FDA approves lynparza to treat advanced ovarian cancer
US Food and Drug Administration
(HealthDay News) -- Lynparza (olaparib) has been approved by the U.S. Food and Drug Administration to treat advanced ovarian cancer associated with defective BRCA genes, the agency said Friday in a news release.
Lynparza is a poly ADP-ribose polymerase inhibitor that blocks enzymes that are involved in repairing damaged DNA, the FDA said. "Today's approval constitutes the first of a new class of drugs for treating ovarian cancer," Richard Pazdur, M.D., director of the Office of Hematology and Oncology Products in the FDA's Center for Drug Evaluation and Research, said in a statement.
Lynparza was approved with a companion diagnostic called BRACAnalysis CDx, designed to detect genetic mutations in the BRCA genes that are associated with ovarian cancer. An estimated 10 to 15 percent of ovarian cancer cases are thought to involve this genetic defect, the FDA said.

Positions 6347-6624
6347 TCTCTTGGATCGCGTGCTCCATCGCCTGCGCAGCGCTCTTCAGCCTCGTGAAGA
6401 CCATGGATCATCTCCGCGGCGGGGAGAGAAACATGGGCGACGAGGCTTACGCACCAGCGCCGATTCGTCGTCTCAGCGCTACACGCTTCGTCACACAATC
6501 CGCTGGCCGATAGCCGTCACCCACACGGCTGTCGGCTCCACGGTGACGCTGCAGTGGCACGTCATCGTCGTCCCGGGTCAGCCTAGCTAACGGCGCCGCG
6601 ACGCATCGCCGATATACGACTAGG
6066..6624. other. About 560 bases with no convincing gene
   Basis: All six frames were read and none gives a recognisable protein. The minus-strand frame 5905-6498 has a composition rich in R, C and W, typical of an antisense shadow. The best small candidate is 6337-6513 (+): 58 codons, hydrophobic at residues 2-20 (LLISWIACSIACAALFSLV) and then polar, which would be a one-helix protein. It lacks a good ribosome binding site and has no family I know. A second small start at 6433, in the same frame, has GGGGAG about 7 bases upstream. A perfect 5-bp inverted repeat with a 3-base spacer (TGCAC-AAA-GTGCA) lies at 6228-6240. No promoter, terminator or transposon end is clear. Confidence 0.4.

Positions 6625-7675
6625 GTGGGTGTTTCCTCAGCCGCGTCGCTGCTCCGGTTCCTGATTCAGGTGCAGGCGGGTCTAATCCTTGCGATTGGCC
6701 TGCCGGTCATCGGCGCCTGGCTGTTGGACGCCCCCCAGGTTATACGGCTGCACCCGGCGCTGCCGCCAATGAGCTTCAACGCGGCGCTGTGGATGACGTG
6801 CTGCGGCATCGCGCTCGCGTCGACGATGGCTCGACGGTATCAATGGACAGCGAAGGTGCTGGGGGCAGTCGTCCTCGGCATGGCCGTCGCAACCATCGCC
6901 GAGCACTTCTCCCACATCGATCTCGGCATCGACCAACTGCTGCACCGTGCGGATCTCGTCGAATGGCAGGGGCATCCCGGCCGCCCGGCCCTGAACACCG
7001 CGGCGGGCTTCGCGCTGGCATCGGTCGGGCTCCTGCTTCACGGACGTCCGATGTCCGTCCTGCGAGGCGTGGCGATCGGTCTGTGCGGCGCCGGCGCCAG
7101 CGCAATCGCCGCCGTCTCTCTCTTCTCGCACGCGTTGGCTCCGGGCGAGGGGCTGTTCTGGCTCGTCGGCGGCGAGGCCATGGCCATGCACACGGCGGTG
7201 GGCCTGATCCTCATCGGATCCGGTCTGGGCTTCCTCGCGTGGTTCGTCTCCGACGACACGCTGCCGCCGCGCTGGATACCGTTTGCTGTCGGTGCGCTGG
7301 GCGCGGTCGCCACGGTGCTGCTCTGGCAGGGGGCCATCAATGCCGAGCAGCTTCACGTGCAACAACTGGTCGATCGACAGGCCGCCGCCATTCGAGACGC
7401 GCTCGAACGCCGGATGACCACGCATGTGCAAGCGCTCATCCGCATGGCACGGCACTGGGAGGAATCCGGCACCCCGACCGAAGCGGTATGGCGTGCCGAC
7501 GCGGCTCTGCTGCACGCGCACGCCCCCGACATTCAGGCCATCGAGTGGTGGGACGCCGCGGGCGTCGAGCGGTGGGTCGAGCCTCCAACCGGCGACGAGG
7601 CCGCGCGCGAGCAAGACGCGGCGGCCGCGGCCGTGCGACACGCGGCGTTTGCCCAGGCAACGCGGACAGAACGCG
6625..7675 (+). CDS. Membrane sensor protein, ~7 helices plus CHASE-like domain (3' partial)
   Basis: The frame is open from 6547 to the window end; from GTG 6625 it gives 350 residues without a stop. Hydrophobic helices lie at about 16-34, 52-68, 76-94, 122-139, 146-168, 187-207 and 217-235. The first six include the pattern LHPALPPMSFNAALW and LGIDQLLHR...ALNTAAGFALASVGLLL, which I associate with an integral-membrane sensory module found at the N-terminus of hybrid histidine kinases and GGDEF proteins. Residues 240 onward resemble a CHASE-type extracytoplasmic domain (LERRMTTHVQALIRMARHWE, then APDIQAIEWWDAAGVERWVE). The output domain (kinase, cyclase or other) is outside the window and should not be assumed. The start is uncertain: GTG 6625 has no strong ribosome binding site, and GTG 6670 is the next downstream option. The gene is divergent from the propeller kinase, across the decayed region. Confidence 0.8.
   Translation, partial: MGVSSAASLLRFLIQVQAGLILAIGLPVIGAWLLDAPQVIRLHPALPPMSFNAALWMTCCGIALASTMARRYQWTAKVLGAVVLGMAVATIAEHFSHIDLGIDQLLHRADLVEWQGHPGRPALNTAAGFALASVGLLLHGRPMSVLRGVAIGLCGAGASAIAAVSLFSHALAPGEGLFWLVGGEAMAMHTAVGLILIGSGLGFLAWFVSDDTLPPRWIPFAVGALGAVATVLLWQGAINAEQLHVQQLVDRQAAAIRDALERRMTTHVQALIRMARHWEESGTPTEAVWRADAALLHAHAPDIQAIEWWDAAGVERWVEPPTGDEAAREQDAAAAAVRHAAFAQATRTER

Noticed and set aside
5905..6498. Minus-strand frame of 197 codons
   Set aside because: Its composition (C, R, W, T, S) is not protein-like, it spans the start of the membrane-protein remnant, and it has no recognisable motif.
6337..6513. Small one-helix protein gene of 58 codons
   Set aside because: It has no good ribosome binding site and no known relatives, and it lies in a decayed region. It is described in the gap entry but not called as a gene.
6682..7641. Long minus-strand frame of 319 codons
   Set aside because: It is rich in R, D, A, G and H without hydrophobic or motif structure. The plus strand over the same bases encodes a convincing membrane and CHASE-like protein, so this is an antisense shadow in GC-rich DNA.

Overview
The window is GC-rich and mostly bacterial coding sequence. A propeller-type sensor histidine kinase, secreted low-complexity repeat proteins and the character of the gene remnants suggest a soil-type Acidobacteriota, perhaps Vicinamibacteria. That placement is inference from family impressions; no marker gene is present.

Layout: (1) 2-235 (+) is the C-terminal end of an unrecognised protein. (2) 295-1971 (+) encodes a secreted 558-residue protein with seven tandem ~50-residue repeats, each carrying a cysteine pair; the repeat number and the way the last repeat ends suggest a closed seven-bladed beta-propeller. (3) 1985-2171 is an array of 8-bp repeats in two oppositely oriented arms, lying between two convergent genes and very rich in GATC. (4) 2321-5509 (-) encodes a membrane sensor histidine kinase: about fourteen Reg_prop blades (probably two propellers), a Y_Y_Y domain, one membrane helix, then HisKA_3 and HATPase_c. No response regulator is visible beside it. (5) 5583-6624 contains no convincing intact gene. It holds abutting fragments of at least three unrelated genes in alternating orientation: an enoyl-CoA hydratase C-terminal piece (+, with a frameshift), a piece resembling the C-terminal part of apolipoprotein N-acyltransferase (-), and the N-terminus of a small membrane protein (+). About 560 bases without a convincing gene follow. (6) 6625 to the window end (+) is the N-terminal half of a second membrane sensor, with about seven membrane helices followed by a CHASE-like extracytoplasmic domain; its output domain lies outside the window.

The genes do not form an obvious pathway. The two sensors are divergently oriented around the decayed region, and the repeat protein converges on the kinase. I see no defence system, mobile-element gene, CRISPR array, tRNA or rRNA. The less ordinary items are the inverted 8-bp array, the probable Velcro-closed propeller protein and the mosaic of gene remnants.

Lynparza was evaluated in a clinical study of 137 women with ovarian cancer associated with the BRCA genetic defect. The drug's most common side effects included nausea, fatigue, vomiting, diarrhea, dysgeusia, dyspepsia, headache, and loss of appetite. More serious adverse reactions included lung inflammation, acute myeloid leukemia, and myelodysplastic syndrome.
Lynparza is marketed by AstraZeneca and is produced by Salt Lake City-based Myriad Genetic Laboratories.